Squamous Cell Carcinoma in Dallas
Understand this Slow Growing, But Potentially Dangerous Skin Cancer
No matter where you come from as a patient of Dr. Ellen Turner, she can successfully treat your biopsy-proven squamous cell carcinoma at her Dallas or Irving offices. Squamous cell carcinoma is a non-melanoma type of skin cancer that occurs from an aberrant growth of keratinocytes, a type of skin cell. It is the second most common type of skin cancer, and usually occurs in sun-exposed skin, resulting from an accumulation of exposure to the sun over months to years.
How Do I Know if I Have Squamous Cell Cancer?
To diagnose squamous cell carcinoma, Dr. Turner will work with members of her trained staff to perform a biopsy, which involves anesthetizing the area to be sampled and surgically removing some of the skin cells in question. A certified dermatopathologist, who is specially trained to identify skin conditions, will examine the sample in a pathology lab, seeking to identify malignant cells and, if present, determine how far they extend into the skin. Superficial squamous cell carcinoma is limited to the uppermost layers, while the nodular form affects all of the skin's layers in the sample. Equipped with this knowledge, Dr. Ellen Turner will recommend the best treatment possible.
What Does Squamous Cell Carcinoma Look Like?
Squamous cell carcinoma of the skin is typically either a pinkish, reddish, or brown patch with overlying scaling. It can manifest as a bump or larger plaque. Sometimes these abnormal cells may bleed and have a resulting crusted appearance. These lesions can grow very slowly, but there are some variants of squamous cell carcinoma that can grow quite rapidly. These are termed keratoacanthoma, and they typically appear more crateriform (meaning crater-like) in appearance on the edges with a thick, heaped up, central crust. Most commonly, squamous cell carcinoma, or SCC, prefers to stay on the surface of the skin, but lesions can run down hair follicles and spread more deeply into nerves in the surrounding area.
Will a Squamous Cell Cancer Spread Internally and Hurt Me?
Squamous cell carcinoma typically grows slowly over time, but as with the more aggressive types of SCC that spread into the follicle areas or the nerves, these can potentially become dangerous—especially if left untreated. If a patient has a new lesion, growing lesion, or changes in the appearance of a lesion, they should immediately seek out the evaluation and advice of a dermatologist such as Dr. Ellen Turner. Squamous cell carcinoma, when caught early, can be easily treated. When treated early, the best outcomes can occur, and can allow for a normal life span and good quality of life.
How is Squamous Cell Carcinoma Treated?
Patients dealing with squamous cell carcinoma/cancer should know that there are several potential treatment options, including surgical excision, which involves either the dermatologist who handled the biopsy or a surgeon specially trained in the Mohs technique cutting out the malignant cells and a small amount of the surrounding healthy tissue. As a dermatologist, Dr. Ellen Turner guides her patients toward the squamous cell carcinoma treatment best suited for that particular cancer and its location.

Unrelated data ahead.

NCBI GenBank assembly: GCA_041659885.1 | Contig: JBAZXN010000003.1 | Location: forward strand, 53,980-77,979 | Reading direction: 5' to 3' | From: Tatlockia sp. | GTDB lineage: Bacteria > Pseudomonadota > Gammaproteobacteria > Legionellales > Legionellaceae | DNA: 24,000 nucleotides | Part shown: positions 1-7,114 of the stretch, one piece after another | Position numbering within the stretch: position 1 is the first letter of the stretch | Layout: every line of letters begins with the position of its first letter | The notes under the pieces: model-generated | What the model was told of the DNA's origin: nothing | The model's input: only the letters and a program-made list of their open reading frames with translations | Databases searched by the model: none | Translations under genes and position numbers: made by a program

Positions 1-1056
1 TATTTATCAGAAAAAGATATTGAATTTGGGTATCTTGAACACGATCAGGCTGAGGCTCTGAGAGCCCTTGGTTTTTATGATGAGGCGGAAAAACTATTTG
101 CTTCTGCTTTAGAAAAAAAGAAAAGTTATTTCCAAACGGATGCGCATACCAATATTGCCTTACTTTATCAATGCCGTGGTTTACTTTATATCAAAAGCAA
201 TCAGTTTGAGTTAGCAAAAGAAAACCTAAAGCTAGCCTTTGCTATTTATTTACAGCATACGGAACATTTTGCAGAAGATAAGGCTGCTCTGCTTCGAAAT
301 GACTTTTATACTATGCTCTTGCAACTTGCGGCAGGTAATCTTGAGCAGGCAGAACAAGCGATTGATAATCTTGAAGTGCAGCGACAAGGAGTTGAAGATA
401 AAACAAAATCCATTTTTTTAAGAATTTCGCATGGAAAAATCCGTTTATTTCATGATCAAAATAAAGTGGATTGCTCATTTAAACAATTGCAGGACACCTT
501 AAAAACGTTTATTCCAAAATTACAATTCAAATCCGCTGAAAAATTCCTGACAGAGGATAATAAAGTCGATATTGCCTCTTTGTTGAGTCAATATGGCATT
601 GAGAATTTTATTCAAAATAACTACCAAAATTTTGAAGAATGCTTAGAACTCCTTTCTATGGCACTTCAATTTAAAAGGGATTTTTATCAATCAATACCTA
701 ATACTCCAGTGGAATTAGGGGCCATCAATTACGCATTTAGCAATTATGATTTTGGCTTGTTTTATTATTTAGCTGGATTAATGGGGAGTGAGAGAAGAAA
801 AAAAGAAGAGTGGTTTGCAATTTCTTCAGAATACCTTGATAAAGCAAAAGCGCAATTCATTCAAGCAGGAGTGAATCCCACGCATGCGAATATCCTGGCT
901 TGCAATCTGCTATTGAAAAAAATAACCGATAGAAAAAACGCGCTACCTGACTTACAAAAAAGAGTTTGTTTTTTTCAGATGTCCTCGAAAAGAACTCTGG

No matter which type of excision a patient chooses, the procedure will generally require several hours spent with a dermatologist or surgeon, who will use local anesthetization. Typically, this can be done in the doctor's office—no need for a hospital or outpatient facility.
A specialist trained in Mohs surgery will surgically remove the malignancy, as well as a thin layer of tissue surrounding the area where the tumor had been. This tissue will be scrutinized under a microscope, which will allow the surgeon to determine whether any cancer cells are present. These steps will continue until no cancer cells are visualized in the layers taken. This method is very accurate and has a high cure rate.
The American Academy of Dermatology recommends that surgeons performing standard surgical excision take a 5-mm margin of tissue from around the tumor, with the idea that cancer cells that cannot be seen will also be removed.
Both surgical excisions leave a scar, though the visible mark will become less noticeable over about four to six months after a procedure.
If a biopsy reveals that squamous cell carcinoma is superficial, topical therapy may be a viable treatment option. One chemotherapy topical cream is 5-fluorouracil, which works on the skin's surface—causing redness, some swelling, and crusting—over the course of several weeks of application.
As medical advances have continued to expand treatment possibilities, superficial radiation has become an increasingly useful option for non-melanoma skin cancer, including squamous cell carcinoma. Like Mohs, this treatment has a very high cure rate; unlike the surgical option, there is no resulting scar. The therapy is especially suited for highly visible and sensitive areas, including the nose, ear, and eyelids. Dr. Ellen Turner has found that many of her patients choose this options in the Dallas/Fort Worth area.
Squamous cell carcinoma patients who have a successful treatment with Dr. Ellen Turner should keep up with regular skin checks, performed twice a year. This focused attention on the skin gives the dermatologist a better chance of spotting new suspicious lesions and other potential problems, which, in turn, allows for better outcomes.